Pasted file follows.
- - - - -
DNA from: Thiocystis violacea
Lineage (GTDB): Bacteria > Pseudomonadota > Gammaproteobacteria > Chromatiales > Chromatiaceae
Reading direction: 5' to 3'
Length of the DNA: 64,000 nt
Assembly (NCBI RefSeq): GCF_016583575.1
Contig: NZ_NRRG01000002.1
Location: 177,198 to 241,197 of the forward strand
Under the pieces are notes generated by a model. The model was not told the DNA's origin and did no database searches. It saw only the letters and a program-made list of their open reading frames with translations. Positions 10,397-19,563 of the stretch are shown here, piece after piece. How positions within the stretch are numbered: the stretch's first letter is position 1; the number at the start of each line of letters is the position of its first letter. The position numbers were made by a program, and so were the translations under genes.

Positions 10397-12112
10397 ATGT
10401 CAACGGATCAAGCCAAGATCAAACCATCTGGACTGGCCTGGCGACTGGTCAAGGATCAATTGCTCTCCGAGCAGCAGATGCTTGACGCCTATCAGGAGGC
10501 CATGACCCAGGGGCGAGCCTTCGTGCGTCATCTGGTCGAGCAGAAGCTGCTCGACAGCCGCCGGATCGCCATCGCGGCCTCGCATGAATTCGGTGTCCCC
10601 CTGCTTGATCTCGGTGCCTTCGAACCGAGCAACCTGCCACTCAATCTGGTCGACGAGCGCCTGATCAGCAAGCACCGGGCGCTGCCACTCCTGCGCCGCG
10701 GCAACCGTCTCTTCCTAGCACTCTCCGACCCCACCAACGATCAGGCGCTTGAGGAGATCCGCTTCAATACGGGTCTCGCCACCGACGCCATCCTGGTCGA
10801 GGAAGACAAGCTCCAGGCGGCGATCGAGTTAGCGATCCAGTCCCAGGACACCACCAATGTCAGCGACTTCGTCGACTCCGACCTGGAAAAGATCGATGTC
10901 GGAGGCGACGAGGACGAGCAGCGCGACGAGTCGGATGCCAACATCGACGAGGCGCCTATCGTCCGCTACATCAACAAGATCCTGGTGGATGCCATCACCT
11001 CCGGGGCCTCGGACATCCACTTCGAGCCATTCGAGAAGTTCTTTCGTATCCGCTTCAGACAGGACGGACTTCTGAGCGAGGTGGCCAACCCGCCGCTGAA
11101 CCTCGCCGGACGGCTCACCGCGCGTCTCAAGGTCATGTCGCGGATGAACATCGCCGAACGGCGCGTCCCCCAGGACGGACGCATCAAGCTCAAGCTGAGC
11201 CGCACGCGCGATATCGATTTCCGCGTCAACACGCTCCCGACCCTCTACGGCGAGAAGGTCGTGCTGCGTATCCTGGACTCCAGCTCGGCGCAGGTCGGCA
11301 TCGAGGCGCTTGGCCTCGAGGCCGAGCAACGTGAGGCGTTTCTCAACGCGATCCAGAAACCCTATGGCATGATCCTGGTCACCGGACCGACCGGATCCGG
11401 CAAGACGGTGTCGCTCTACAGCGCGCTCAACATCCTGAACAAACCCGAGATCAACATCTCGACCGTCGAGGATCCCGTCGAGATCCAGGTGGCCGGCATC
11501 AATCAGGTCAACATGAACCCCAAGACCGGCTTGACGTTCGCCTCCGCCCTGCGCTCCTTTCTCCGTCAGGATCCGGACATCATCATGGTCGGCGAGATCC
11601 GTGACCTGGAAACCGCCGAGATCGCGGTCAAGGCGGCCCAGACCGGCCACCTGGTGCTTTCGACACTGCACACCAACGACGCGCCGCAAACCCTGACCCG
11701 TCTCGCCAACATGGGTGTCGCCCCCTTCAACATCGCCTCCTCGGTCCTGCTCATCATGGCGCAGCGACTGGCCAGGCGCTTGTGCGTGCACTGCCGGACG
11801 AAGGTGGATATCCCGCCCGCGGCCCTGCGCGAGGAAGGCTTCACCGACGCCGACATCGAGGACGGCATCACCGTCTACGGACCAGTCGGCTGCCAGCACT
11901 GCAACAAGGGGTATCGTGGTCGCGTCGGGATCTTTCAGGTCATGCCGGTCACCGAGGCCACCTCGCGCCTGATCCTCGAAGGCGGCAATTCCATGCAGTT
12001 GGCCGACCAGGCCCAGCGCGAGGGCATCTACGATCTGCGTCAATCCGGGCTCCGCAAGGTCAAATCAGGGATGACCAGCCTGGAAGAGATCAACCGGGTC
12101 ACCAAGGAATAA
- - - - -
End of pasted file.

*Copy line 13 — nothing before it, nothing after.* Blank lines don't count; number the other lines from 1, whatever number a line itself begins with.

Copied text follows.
10601 CTGCTTGATCTCGGTGCCTTCGAACCGAGCAACCTGCCACTCAATCTGGTCGACGAGCGCCTGATCAGCAAGCACCGGGCGCTGCCACTCCTGCGCCGCG